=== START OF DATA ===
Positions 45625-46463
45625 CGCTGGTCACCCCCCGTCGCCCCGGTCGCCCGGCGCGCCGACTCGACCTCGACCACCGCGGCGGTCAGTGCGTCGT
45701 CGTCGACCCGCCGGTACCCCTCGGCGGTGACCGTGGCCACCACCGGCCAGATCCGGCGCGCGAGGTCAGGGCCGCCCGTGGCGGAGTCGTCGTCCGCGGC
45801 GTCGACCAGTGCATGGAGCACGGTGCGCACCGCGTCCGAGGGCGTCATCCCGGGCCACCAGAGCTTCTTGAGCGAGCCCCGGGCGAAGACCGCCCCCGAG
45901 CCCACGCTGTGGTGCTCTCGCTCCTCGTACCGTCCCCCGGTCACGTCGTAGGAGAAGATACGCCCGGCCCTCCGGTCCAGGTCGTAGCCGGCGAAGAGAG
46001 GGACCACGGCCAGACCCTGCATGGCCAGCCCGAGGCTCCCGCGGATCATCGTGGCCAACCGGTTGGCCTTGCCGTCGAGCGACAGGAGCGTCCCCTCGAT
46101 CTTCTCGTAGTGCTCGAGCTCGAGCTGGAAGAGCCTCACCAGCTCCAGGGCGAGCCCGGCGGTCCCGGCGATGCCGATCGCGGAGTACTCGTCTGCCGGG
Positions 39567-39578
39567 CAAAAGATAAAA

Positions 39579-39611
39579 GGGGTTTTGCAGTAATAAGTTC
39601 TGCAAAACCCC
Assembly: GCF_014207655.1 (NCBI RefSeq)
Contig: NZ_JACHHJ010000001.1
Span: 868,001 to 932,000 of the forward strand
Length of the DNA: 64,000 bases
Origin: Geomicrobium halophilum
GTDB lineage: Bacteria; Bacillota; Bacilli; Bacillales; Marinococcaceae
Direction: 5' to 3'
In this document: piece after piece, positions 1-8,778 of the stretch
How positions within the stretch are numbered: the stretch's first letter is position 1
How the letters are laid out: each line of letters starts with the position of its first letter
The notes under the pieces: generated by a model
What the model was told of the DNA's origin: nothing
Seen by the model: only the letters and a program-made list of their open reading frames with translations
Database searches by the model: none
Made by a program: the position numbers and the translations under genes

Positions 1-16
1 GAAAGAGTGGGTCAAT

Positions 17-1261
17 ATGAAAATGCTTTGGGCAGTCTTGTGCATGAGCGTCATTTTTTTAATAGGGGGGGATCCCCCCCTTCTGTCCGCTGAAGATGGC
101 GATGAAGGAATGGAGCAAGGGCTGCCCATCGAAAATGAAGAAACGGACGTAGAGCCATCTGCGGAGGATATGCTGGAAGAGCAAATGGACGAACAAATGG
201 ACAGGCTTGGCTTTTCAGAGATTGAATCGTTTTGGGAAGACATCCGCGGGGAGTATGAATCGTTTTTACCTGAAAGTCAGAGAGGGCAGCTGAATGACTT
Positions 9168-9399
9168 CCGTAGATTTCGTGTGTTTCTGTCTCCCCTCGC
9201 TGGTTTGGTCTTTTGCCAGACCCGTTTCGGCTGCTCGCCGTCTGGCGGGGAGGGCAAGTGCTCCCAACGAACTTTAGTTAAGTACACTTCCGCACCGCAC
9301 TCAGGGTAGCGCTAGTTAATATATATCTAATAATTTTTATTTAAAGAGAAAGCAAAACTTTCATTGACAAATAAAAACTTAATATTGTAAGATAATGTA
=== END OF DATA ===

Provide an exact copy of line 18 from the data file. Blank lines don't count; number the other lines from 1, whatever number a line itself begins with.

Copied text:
GTDB lineage: Bacteria; Bacillota; Bacilli; Bacillales; Marinococcaceae